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Emerging Imaging, Affordable Imaging

Bubble brilliance – how microbubbles provide contrast in ultrasound imaging

Project ID: 2021_036

1st Supervisor: James Choi, Imperial College London
2nd Supervisor: Kirsten Christensen-Jeffries, King’s College London
Additional Supervisors: Andrei Kozlov, Christopher Rowlands, Imperial College London

Aim of the PhD Project:

To understand how microbubbles provide contrast in ultrasound imaging. Microbubbles are contained in the blood, so we aim for the following:

  1. Understand how microbubbles produce signals in in vitro and ex vivo microvessels
  2. Understand how to enhance microbubble signals from microvessels
  3. Develop a microvessel imaging algorithm

Project Description / Background:

Microbubbles are the contrast agents of ultrasound imaging, enhancing the ultrasound signals as they circulate the blood. The most common microbubbles have a lipid shell and a heavy gas core, making them stable and biologically inert. They are primarily used to diagnose diseases in the liver and heart; but their use is at the cusp of rapid expansion. With microbubbles, traditional limitations with ultrasound imaging are being dismantled by new technologies, such as super-resolution imaging with spatial resolutions below 50 µm and ultrafast imaging with frame rates over 1,000 Hz. These technologies use the enhanced signal of microbubbles to provide incredible images never thought possible by ultrasound.

Despite the incredible potential of microbubbles, there remains huge uncertainty with how microbubbles provide contrast in the human body, leading to two problems: First, it is unclear what microbubble-enhanced images are displaying – are clinicians seeing where all the microbubbles are circulating, or is there a bias with images enhancing one kind of vessel over another? Second, new technologies for imaging cannot be developed without a better understanding.

Although microbubbles are well-described in water their behaviours in blood vessels are not. In water, microbubbles expand and contract to the ultrasound pulse, emitting a unique signal back to the emitter. In a capillary, some hypothesise that this signal is damped, because the bubble has less space to expand into. This could lead to changes in the resonance, strength, and shape of the emitted signal. These questions have implications in contrast as all microbubble signals comes from within vessels, and it is unclear how the signal differs in different sized vessels.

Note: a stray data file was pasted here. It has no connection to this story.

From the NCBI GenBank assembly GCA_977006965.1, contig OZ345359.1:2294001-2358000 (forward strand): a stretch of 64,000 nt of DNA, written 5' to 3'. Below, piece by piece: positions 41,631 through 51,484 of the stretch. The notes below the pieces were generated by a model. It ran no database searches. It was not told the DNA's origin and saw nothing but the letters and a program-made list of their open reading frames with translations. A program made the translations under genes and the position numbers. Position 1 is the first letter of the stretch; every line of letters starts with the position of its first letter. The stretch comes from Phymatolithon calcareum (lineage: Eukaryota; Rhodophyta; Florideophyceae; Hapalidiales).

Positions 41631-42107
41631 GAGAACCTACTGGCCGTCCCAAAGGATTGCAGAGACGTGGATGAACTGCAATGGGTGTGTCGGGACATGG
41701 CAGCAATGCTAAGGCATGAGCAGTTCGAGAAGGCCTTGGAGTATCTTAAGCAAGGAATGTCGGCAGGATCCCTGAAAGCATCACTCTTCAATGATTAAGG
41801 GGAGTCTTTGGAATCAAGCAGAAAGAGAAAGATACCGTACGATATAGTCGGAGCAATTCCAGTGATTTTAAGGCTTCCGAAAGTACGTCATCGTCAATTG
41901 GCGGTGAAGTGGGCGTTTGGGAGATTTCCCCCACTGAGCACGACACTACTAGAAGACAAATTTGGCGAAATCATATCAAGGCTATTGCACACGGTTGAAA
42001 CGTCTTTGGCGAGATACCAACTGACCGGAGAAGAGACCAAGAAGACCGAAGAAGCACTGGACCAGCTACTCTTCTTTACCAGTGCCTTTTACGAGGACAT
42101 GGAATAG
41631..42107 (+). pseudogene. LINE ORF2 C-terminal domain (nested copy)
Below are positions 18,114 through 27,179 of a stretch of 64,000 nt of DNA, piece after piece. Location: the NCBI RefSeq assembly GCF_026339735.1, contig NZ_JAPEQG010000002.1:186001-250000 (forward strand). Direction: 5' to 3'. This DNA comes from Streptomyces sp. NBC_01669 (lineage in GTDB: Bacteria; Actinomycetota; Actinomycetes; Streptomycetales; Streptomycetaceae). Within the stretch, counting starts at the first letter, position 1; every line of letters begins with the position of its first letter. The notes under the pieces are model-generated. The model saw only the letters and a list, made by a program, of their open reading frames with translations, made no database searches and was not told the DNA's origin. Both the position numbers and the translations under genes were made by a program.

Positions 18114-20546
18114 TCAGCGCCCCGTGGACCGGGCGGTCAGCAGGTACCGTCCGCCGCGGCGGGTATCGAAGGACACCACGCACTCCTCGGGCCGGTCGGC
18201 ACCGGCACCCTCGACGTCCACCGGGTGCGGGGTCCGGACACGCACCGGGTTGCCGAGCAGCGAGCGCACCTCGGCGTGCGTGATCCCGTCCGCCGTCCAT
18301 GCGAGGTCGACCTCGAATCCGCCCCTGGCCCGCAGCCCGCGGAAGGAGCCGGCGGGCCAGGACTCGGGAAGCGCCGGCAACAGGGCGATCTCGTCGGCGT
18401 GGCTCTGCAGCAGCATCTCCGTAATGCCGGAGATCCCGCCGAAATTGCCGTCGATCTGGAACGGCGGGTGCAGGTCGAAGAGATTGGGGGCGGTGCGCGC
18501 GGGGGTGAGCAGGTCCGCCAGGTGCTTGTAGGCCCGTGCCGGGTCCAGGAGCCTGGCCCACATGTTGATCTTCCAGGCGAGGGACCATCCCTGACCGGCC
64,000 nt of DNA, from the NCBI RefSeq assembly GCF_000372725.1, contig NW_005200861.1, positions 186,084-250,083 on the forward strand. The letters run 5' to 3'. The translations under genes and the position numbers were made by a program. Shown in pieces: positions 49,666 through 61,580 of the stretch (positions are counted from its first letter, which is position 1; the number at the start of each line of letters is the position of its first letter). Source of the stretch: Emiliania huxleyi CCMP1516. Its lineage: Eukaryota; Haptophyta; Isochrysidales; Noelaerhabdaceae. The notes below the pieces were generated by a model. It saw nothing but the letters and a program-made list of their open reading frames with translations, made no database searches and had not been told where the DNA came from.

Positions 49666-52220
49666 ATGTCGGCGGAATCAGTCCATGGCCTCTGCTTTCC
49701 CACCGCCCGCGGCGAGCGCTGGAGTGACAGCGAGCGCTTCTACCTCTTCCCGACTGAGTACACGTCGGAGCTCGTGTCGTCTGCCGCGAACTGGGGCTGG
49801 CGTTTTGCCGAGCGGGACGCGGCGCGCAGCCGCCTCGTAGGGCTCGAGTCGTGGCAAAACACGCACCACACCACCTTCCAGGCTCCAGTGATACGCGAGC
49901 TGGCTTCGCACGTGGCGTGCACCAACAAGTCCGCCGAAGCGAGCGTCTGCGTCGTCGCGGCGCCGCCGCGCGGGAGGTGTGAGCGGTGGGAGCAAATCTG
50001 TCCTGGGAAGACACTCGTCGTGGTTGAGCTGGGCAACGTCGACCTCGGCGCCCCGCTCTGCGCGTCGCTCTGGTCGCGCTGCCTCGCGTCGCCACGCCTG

So far, all hypothetical explanations for how microbubbles behave in capillaries have been untested; because no one has found a way to observe microbubble oscillations in capillaries. Microbubbles oscillate at millions of times per second and in capillaries that are embedded in opaque tissue.

In preliminary data, we produced the first direct observations of microbubbles oscillating in capillaries (Figure 1). To achieve this, we invented two transparent capillary models – an in vitro phantom and ex vivo brain – and observed the microbubble’s oscillations with a microscope and high-speed camera.

In the proposed PhD project, the student will use our unique experimental platform to study ultrasound contrast in capillaries and other microvessels. The student will begin by learning how to extract and preserve rat brains (ex vivo model) and create micron-sized capillaries in hydrogels (in vitro model). The microbubbles will be exposed to ultrasound while capturing its radial oscillations and listening to the sound that they emit. The optical and acoustic data will be analysed to explain how microbubbles oscillate and provide contrast in microvessels. We will then develop a microvascular imaging algorithm that boosts signals from microvessels.

By providing the first mechanistic understanding of how microbubbles provide contrast in microvessels, we hope to inspire technologies that will can image the microvasculature and differentiate its many parts.

We are seeking PhD applicants with a background in engineering or physics.

First optical image of a microbubble in a capillary. See below for further description.

Figure 1:First optical image of a microbubble in a capillary. The microbubble has a diameter of 4 µm [preliminary data].

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